Come Back to Your Truth

If there is one thing I have seen as a common thread to a childhood of trauma, it is the invalidation of everything we believe to be true. 

Our needs aren’t validated or met.  Our emotions are not validated.  They are touted as problematic.  Our memories are not validated.  Often we are told we are making things up.  And our narratives are not validated, leading to a defensive creation of a false reality just to get through childhood.

And if there is one thing that is hardest in recovery, it is learning to validate ourselves.  We usually come to the recovery process with no sense of self.  We don’t know how to trust ourselves or how we feel and we aren’t sure how to get there.  We may get flashbacks and excuse them away as made-up.  We may start to feel an emotion and hear that voice telling us not to be ridiculous.  It is a pattern set deep in our psyches and we are not going to overcome it easily.

But as I have become aware of my inner parts, I have learned one very important thing.  My parts are telling the truth.  It isn’t just their memories that are true, but their emotions and beliefs are completely evidence-based.  When I allow my inner parts to feel and to share where those feelings are coming from, they are valid and justified.

You may be thinking that can’t be true.  When you are walking down the street and are suddenly in a panic, it is not a valid response.  And from that standpoint, you would be right.  But your inner parts don’t live in today’s world.  They live in the past.  And something about the current experience reminds them of something very bad.  Based on that bad experience from 30 years ago, the emotion is completely valid.  And that is where we must start.

So what do we do about this?  The most important step we can take is to validate that emotion.  We must learn to stop the invalidating inner statements we learned from our abusers all those years ago.  We must allow the emotion from the past.  And we must work to understand where it came from.  That understanding might come from the examination of memories.  But one thing I have learned over these years is the understanding will not come as long as we are invalidating ourselves.

So how do we validate ourselves?

  1. Recognize the invalidating statements you were taught. More than likely, the statements you use to invalidate your emotions and memories were told to you when you were growing up.  Your controller is now using them to keep your false narrative in place.  Start building your awareness around those statements.  What are you telling yourself?  Where did those statements originate?
  2. Get curious. Invalidation creates a rigid narrative within us.  We refuse to step out of that narrative to see things differently.  One of the most important steps in this work is to get curious about our reality.  If you sense that something may not be true, get curious about it.  You don’t have to throw out your reality with one fell swoop, but consider other possibilities.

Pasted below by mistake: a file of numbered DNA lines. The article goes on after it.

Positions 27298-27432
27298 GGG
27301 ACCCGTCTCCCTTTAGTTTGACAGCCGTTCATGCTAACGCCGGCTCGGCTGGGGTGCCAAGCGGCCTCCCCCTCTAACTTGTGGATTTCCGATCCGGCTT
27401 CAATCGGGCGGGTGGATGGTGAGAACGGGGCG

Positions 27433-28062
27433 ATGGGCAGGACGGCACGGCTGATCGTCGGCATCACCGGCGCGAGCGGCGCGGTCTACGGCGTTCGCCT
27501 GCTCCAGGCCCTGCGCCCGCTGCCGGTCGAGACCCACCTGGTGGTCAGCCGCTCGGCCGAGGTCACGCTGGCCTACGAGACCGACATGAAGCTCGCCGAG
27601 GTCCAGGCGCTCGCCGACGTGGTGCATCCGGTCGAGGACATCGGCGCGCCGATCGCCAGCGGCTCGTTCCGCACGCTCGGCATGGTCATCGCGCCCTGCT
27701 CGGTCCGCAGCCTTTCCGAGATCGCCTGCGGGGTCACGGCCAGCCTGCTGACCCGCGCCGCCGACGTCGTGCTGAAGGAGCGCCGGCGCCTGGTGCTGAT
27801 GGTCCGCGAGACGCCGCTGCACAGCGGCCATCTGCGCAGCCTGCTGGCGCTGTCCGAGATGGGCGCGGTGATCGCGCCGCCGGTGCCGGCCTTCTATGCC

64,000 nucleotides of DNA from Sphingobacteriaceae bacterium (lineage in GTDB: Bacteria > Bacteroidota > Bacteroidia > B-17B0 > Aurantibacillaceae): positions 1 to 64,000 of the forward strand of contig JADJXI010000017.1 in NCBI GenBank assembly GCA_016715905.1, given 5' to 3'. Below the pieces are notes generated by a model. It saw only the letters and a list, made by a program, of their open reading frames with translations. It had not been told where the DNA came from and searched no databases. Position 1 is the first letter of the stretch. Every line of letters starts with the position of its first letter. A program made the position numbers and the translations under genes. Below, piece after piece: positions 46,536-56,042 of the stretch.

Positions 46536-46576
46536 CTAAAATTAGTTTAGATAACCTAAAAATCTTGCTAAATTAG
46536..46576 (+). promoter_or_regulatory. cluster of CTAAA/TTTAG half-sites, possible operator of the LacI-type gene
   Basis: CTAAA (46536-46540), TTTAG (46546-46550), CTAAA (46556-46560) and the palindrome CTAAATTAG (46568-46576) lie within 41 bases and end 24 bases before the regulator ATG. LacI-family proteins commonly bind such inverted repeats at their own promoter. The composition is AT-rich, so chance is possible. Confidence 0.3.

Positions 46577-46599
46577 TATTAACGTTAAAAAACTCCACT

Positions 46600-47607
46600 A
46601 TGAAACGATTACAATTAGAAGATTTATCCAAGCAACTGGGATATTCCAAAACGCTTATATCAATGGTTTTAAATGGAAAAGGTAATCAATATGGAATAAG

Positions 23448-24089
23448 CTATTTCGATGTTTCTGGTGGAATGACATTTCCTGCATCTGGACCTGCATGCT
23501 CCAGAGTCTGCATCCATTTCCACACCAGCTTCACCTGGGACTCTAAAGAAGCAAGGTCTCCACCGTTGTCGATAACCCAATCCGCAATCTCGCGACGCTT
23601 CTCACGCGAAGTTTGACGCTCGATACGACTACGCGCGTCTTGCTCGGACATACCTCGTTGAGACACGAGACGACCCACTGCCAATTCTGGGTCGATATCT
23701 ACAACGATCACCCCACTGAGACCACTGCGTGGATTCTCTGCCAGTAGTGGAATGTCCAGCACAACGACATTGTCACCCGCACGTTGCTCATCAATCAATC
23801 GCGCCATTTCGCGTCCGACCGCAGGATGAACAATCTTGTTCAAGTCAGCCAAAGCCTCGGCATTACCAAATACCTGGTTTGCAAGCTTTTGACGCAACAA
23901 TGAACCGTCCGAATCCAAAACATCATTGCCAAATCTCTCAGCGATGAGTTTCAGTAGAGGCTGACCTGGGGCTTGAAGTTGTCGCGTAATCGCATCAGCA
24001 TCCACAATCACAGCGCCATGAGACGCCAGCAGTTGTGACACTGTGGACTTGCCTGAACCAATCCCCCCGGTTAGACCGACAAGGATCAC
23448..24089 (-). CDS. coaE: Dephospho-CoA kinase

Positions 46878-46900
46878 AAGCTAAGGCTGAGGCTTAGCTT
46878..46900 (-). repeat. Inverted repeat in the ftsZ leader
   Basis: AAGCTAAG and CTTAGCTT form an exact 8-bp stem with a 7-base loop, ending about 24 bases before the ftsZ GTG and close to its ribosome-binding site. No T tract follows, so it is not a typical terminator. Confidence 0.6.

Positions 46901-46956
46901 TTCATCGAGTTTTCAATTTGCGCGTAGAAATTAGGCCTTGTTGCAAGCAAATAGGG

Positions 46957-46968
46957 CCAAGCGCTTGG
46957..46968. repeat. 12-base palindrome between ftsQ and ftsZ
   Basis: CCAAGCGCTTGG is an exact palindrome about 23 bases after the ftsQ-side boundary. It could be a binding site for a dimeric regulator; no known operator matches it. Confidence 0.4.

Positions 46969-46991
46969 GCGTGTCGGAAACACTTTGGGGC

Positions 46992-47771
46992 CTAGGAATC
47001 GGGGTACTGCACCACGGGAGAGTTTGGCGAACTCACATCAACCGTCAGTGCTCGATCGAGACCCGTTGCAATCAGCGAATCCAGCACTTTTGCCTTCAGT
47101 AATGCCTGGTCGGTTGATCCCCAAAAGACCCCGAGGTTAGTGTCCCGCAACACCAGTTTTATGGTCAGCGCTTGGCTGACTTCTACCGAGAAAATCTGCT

3. Start the discussion. You have inner parts who know the truth.  They have been trying to get your attention for a long time, but your defenses have stopped them in their tracks.  While you may need to start with the defenders to make progress, the goal is to start the discussion.  Let them write to you about their reality.  Let them tell you why they want to defend, why they want to share, why they resist your daily life and why they are in pain.  Let them open up to you about life as your inner part and you will begin to get a sense of your true reality, as opposed to what you have told yourself for all these years.
  4. Feel. While understanding your new reality on a cognitive basis is critically important, you can’t integrate this new found understanding without letting go of the old reality.  You must make space for it.  And that work often comes in the form of grief, shame and rage.  If you don’t allow yourself to feel these emotions, you will sit in the space between the old and the new.  And I will be honest, it isn’t a comfortable place.

The next time you hear the invalidation start, take notice.  It might sound like:

“You didn’t have it that bad.  Just get over it.”

“You are overreacting and need to calm down.”

“You have more important things to do than focus on this old stuff.”

Allow yourself to consider that things might be different than you think.  Allow yourself to consider how your inner parts are suffering with this continued and triggering invalidation.  Allow yourself to consider how you might be lying to yourself about what happened in your past.  Respect your parts and their perspective, so you can help them heal from their horrific experiences.  They have suffered for a long time and it is up to you to stop that suffering now.  You are the only one who can.


Written By Elisabeth Corey, MSW

Come Back to Your Truth was originally published @ Beating Trauma and has been syndicated with permission.

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